Bernie Sanders calls for guaranteed paid medical leave, $2,000 monthly checks in new coronavirus relief proposal
Sen. Bernie Sanders (I-Vt.) is looking ahead to the next few steps in the coronavirus pandemic response.
On Friday, Sanders unveiled his "Priorities for the Next Coronavirus Relief Package," proposing a number of relief measures from guaranteeing paid medical and sick leave to all workers to expanding food programs like Meals on Wheels.
The proposal unsurprisingly includes a major expansion of Medicare. "We were facing a catastrophic health care crisis before the pandemic, and now that crisis has become much, much worse," writes Sanders. The legislation would use Medicare to cover all health care expenses, notably including anyone who is sick, "regardless of immigration status."
In addition to further invoking the Defense Production Act, Sanders says payment on all rent, mortgage payments, and forms of debt should be suspended entirely, not just deferred during the pandemic only to cause "financial ruin" once they become due. Building on the one-time $1,200 payments, Sanders calls for monthly $2,000 payments.
The entire plan fits alongside policy ideas Sanders has touted throughout his presidential bid, but are ramped up in both scale and urgency now that the COVID-19 pandemic has quickly exploded to affect millions of Americans both medically and economically. This week's jobs reports showed that likely 3.5 million Americans have lost employer-provided health insurance since the pandemic began.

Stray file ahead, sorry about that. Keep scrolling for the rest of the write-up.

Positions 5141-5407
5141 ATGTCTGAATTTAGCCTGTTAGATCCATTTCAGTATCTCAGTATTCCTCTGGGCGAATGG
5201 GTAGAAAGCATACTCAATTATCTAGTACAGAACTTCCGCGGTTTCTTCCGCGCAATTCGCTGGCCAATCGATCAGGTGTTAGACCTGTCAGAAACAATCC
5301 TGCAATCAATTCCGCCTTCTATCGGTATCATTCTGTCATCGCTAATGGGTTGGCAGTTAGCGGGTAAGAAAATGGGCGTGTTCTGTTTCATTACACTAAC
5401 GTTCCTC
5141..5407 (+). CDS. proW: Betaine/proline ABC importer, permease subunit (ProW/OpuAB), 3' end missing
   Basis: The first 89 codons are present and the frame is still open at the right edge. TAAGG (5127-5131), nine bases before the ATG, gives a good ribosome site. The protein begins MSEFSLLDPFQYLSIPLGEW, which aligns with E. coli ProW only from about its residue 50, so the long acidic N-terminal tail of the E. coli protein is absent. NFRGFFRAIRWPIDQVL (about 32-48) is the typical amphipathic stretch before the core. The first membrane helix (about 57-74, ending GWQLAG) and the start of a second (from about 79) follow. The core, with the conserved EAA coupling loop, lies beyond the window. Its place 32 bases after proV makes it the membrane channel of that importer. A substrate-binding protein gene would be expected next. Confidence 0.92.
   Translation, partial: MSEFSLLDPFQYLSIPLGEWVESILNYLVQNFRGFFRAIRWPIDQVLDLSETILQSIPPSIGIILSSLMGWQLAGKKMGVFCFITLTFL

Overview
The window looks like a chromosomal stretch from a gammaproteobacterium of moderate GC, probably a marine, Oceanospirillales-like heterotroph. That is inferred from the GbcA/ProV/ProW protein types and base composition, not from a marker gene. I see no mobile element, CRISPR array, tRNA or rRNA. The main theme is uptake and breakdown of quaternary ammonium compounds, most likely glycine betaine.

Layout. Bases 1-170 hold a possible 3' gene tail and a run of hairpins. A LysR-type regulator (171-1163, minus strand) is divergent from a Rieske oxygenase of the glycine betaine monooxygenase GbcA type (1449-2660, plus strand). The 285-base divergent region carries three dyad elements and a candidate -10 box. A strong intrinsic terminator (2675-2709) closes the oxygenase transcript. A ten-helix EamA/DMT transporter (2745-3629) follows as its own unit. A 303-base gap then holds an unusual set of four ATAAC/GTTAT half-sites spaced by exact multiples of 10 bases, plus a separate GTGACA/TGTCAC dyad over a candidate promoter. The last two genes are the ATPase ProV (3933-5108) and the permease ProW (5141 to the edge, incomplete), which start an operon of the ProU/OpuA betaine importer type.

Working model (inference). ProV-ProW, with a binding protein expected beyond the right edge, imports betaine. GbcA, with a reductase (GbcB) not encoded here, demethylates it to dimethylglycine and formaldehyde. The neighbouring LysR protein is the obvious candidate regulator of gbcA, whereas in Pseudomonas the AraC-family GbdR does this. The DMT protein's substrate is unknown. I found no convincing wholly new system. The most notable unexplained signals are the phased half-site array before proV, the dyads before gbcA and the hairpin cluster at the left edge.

Bloomberg's Joe Weisenthal noted the similarities between Sanders' presidential platform and his latest proposal to Congress, but argued the ideas now sound remarkably "un-radical." The suggestions are "obviously on par with the scale of this crisis," says Weisenthal, and in line with the $2.2 trillion relief package Congress previously passed, "except on a sufficient scale to really counteract the damage."
"To prevent the collapse of the economy is far more humane and cost effective than rebuilding the economy after it collapses," Sanders told MSNBC. See Sanders' proposal, which does not yet have a budget estimate, here.